Le logiciel AquaCrop est un modèle de bilan d’eau qui permet d’évaluer les efficiences en irrigation, l’élaboration des calendriers d’irrigation au niveau de la parcelle et l'estimation des rendements. AquaCrop a été sélectionné en raison de sa simplicité et de sa robustesse, et du nombre limité de variables à introduire. Il existe bien des modèles déterministes, mais pour fonctionner correctement, ils exigent des paramètres d’entrée très détaillés qui ne sont pas toujours disponibles quand il s’agit de recherche en milieu rural (‘on-farm’). [less ▲]

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See detailBrown rust disease control in winter wheat: II. Exploring the optimization of fungicide sprays through a decision support system
El Jarroudi, Moussa ULg; kOUADIO, Louis; Giraud, Frédéric et al

in Environmental Science and Pollution Research (2014), 21(4), 4809-4818

A decision support system (DSS) involving an approach for predicting wheat leaf rust (WLR) infection and progress based on night weather variables (i.e., air temperature, relative humidity, and rainfall ... [more ▼]

A decision support system (DSS) involving an approach for predicting wheat leaf rust (WLR) infection and progress based on night weather variables (i.e., air temperature, relative humidity, and rainfall) and a mechanistic model for leaf emergence and development simulation (i.e., PROCULTURE) was tested in order to schedule fungicide time spray for controlling leaf rust progress in wheat fields. Experiments including a single fungicide treatment based upon the DSS along with double and triple treatment were carried out over the 2007–2009 cropping seasons in four representative Luxembourgish wheat field locations. The study showed that the WLR occurrences and severities differed according to the site, cultivar, and year. We also found out that the single fungicide treatment based on the DSS allowed a good protection of the three upper leaves of susceptible cultivars in fields with predominant WLR occurrences. The harvested grain yield was not significantly different from that of the double and triple fungicide-treated plots (P < 0.05). Such results could serve as basis or be coupled to cost-effective and environmentally friendly crop management systems in operational context. [less ▲]

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See detailBayesian inference of a dynamic vegetation model for grassland
Minet, Julien ULg; Laloy, Eric; Tychon, Bernard ULg et al

Conference (2014, April 02)

As a part of the MACSUR task L2.4, we probabilistically calibrated the CARAIB dynamic vegetation model by Markov chain Monte Carlo (MCMC) simulation with the DREAMZS sampler.. CARAIB is a mechanistic ... [more ▼]

As a part of the MACSUR task L2.4, we probabilistically calibrated the CARAIB dynamic vegetation model by Markov chain Monte Carlo (MCMC) simulation with the DREAMZS sampler.. CARAIB is a mechanistic model that calculates the carbon assimilation of the vegetation as a function of the soil and climatic conditions, and can thus be used for simulating grassland production under cutting or grazing management. Bayesian model inversion was performed at 4 grassland sites across Europe: Oensingen, CH; Grillenburg, DE; Laqueuille, FR and Monte-Bodone, IT. Four daily measured variables from these sites: the Gross Primary Productivity (GPP), Net Ecosystem Exchange (NEE), Evapotranspiration (ET) and Soil Water Content (SWC) were used to sample 10 parameters related to rooting depth, stomatal conductance, specific leaf area, carbon-nitrogen ratio and water stresses. The maximized likelihood function therefore involved four objectives, whereas the applied Bayesian framework allowed for assessing the so called parameter posterior probability density function (pdf), which quantifies model parameter uncertainty caused by measurement and model errors. Sampling trials were performed using merged data from all sites (all-sites-sampling) and for each site (site-specific sampling) separately. The derived posterior parameter pdfs from the all-sites sampling and site-specific sampling runs showed differences in relation with the specificities of each site. Analysis of these distributions also revealed model sensitivity to parameters conditioned on the measured data, as well as parameter correlations. [less ▲]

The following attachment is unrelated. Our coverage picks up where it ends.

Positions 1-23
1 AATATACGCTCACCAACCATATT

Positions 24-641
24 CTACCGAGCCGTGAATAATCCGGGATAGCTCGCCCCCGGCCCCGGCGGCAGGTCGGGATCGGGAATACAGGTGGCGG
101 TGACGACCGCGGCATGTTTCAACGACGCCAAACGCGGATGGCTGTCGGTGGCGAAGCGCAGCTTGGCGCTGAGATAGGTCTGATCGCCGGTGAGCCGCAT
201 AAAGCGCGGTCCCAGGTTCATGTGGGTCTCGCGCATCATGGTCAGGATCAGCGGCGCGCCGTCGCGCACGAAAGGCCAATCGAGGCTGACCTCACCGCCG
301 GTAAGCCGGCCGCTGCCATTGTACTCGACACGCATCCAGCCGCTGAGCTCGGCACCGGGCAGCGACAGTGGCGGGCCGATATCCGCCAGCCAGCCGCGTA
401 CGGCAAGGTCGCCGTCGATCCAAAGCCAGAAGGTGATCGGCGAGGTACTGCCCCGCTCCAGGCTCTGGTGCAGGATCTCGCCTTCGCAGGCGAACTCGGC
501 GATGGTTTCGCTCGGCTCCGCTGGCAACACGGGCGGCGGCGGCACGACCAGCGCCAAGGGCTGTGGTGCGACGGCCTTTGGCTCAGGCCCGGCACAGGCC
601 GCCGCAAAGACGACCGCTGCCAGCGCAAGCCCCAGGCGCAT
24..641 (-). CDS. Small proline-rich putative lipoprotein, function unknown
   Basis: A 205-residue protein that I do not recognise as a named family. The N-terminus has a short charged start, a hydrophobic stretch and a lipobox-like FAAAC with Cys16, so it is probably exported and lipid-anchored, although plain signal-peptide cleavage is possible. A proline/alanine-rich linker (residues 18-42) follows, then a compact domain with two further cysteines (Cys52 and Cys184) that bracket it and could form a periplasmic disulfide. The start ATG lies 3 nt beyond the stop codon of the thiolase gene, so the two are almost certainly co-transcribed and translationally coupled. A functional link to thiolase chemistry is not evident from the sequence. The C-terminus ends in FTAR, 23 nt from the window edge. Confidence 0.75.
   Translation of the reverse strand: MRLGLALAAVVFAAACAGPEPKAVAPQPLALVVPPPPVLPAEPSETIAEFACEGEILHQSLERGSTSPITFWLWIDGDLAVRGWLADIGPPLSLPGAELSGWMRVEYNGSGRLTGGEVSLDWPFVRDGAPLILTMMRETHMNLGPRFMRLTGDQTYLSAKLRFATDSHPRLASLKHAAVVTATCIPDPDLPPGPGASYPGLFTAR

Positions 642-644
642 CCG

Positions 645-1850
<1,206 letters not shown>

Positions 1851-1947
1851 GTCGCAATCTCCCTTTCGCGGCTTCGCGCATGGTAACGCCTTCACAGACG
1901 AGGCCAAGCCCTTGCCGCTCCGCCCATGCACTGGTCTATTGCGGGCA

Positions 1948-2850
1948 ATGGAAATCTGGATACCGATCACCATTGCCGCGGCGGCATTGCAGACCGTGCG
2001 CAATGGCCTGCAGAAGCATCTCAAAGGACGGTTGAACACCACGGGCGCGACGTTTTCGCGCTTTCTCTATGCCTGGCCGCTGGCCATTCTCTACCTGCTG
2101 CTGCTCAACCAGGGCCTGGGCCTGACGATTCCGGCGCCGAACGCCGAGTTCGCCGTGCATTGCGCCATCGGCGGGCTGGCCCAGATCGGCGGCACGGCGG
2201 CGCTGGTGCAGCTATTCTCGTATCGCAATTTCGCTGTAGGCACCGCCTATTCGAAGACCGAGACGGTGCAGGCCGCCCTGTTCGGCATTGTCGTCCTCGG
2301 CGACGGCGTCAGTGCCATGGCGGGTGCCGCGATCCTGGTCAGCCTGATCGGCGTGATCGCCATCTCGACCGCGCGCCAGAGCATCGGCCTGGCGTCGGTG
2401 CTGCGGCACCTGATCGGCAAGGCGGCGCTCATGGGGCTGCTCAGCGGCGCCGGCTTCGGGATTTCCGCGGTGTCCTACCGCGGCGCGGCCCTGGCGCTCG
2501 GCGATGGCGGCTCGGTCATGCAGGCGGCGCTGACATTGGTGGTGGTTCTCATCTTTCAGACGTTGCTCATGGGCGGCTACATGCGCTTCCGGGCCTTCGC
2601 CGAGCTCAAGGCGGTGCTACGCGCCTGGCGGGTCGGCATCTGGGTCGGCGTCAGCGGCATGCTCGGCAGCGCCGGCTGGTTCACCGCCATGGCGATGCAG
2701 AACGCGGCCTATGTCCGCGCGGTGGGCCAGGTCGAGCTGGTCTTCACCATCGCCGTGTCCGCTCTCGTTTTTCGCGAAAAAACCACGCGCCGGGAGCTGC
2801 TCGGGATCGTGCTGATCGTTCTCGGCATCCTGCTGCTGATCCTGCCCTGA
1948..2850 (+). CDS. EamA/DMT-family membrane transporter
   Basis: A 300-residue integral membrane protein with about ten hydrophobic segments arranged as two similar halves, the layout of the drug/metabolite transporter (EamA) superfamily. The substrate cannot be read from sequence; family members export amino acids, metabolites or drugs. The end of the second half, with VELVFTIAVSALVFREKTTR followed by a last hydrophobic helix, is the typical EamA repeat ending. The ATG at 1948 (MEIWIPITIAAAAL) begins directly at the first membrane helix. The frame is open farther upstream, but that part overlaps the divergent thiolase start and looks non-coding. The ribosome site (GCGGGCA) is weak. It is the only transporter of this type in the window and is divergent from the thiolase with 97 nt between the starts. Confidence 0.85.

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See detailSoil organic carbon assessment by field and airborne spectrometry in bare croplands: accounting for soil surface roughness
Denis, Antoine ULg; Stevens, Antoine; Van Wesemael, Bas et al

in Geoderma (2014), 226-227(August 2014), 94102

Visible, Near and Short Wave Infrared (VNSWIR) diffuse reflectance spectroscopy (350 nm to 2500 nm) has been proven to be an efficient tool to determine the Soil Organic Carbon (SOC) content. SOC ... [more ▼]

Visible, Near and Short Wave Infrared (VNSWIR) diffuse reflectance spectroscopy (350 nm to 2500 nm) has been proven to be an efficient tool to determine the Soil Organic Carbon (SOC) content. SOC assessment (SOCa) is usually done by using calibration samples and multivariate models. However one of the major constraints of this technique, when used in field conditions is the spatial variation in surface soil properties (soil water content, roughness, vegetation residue) which induces a spectral variability not directly related to SOC and hence reduces the SOCa accuracy. This study focuses on the impact of soil roughness on SOCa by outdoor VIS-NIR-SWIR spectroscopy and is based on the assumption that soil roughness effect can be approximated by its related shadowing effect. A new method for identifying and correcting the effect of soil shadow on reflectance spectra measured with an Analytical Spectral Devices (ASD) spectroradiometer and an Airborne Hyperspectral Sensor (AHS-160) on freshly tilled fields in the Grand Duchy of Luxembourg was elaborated and tested. This method is based on the shooting of soil vertical photographs in the visible spectrum and the derivation of a shadow correction factor resulting from the comparison of “reflectance” of shadowed and illuminated soil areas. Moreover, the study of laboratory ASD reflectance of shadowed soil samples showed that the influence of shadow on reflectance varies according to wavelength. Consequently a correction factor in the entire [350–2500 nm] spectral range was computed to translate this differential influence. Our results showed that SOCa was improved by 27% for field spectral data and by 25% for airborne spectral data by correcting the effect of soil relative shadow. However, compared to simple mathematical treatment of the spectra (first derivative, etc.) able to remove variation in soil albedo due to roughness, the proposed method, leads only to slightly more accurate SOCa. [less ▲]